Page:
Day 11: Between Birecik and Cizre

Red-wattled Lapwing

Red-wattled Lapwing

After 10 days of intensive birding we were getting a little tired yesterday. And since we had got all of our target species in Birecik we decided to sleep till 7:00. That was nice. After waking up we packed the car and got breakfast at the hotel.

We then started to drive towards Cizre. We had planned to check a few sites on the way, but in Birecik and further east a dust-storm made visibility very bad. So we kept driving east untill the dust-cloud was finished.

Citrine Wagtail

Citrine Wagtail

Then we started birding at Ceylanpinar. There were good numbers of birds around including Lesser Grey Shrike, Rufus Scrub-robins, Spotted Flycatchers and Yellow Wagtails.

And finally Simmi and Bjøssi got to photograph a male Citrine Wagtail that gave very good views.

But the best birds at the area were two Red-wattled Lapwings, that Yann located on a field. We saw them actually very well as they flew around the area. A very charming and charismatic bird.

Red-wattled Lapwing

Red-wattled Lapwing

After enjoyng the lapwings for a while we headed east towards Cizre, which is located on the banks of the mighty Tigris River (Dicle). As we were driving less than one kilometer from the Syrian border we saw black smoke rise on several occasions. Of course we do not know the origin of the smoke with certainty, but it brings the conflict in Syria closer than ever before.

Dark smoke over Syria

Dark smoke over Syria

We reached Cizre and stopped at the Tigris river. There we located another Red-wattled Lapwing and a Spur-winged Plover. Then we headed south along the river, which also constitutes the border with Irak. We reached a small village and the area around the village looked very promising for birding.

But as soon as we entered the village we got stopped by a local villager. We had to obtain permission from the military command to explore the area. So he phoned the military and soon an officer came. We had apparently entered an area forbidden for foreigners. So we had to follow him to the military headquarters. It was forbidden to photograph the area, but luckily none of us had done that.

After about 30 minutes we were allow to leave the area, but birding was not possible there. It shall be said that the military was very polite and we didn’t feel intimidated at all.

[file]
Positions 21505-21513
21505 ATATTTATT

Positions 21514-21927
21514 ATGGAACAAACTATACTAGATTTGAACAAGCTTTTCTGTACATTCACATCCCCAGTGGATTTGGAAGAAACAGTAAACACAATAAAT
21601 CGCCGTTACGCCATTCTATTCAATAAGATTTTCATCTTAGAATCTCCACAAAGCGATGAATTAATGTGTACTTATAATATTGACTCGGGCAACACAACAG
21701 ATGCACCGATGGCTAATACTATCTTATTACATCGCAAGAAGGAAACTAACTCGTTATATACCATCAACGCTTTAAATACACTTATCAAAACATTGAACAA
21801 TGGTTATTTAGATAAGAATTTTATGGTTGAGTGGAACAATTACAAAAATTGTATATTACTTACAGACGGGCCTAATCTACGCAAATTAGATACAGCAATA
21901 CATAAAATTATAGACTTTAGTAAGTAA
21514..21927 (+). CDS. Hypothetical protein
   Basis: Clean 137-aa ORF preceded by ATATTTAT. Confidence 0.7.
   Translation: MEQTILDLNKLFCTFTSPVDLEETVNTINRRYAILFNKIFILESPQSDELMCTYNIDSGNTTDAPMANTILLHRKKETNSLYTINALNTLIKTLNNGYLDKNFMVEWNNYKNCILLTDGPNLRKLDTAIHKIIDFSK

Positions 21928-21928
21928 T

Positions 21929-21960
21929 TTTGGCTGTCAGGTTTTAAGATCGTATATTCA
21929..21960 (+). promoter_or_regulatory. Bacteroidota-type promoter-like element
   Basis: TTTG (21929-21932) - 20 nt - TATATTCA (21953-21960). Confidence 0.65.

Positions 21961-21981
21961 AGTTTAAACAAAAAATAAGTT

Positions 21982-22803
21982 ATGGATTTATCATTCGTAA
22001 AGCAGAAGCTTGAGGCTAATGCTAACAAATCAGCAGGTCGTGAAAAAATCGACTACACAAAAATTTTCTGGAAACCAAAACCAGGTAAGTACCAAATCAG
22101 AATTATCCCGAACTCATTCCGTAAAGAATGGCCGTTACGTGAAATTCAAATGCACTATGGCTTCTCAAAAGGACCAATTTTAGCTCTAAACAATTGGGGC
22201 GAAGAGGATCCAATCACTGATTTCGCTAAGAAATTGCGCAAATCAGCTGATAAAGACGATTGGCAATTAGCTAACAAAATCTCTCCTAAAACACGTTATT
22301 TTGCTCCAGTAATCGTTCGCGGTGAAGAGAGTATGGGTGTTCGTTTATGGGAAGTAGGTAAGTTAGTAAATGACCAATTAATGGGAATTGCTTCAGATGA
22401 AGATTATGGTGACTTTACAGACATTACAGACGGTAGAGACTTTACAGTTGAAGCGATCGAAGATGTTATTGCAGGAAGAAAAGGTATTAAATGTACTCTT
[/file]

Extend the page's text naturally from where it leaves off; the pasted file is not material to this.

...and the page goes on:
We then headed for some hills a few kilometers away. There we saw two Tree Pipits, Ortulan Bunting, Black-headed Bunting, Common Whitethroat and a few other common birds – but no surprises there at the border of the western Palearctic.

Yann and Bjøssi with some Kurdish friends who sold ice cream to them in the middle of nowhere

Yann and Bjøssi with some Kurdish friends who sold ice cream to them in the middle of nowhere

We then headed towards our hotel in Cizre. As we entered the hotel we heard  loud “bang”. It was a pepper-spary bomb that had been fired and landed close to the hotel. Soon our eyes started itching and our eyes got wet. We had entered a conflict area. The locals didn’t seem to stressed by the situation, so we went out to eat. After eating some delicious turkish pizza we drove back to the hotel. This time we passed several armoured viechles and some of them were firing more pepper-spray bombs. So we rushed back home. During the night we heard several shots and in the morning there was a dead cow outside the hotel.

Red-wattled Lapwing

Red-wattled Lapwing

The situation is rather unstable after all – at least around Cizre. We talked to some people who offered us military escort if we wanted to go through with our plans about looking for Plain Leaf Warblers in the mountains. But we agreed that we didn’t wanna take the chance.

All in all an eventful day, but stay away from Cizre if you can.

Silas Olofson

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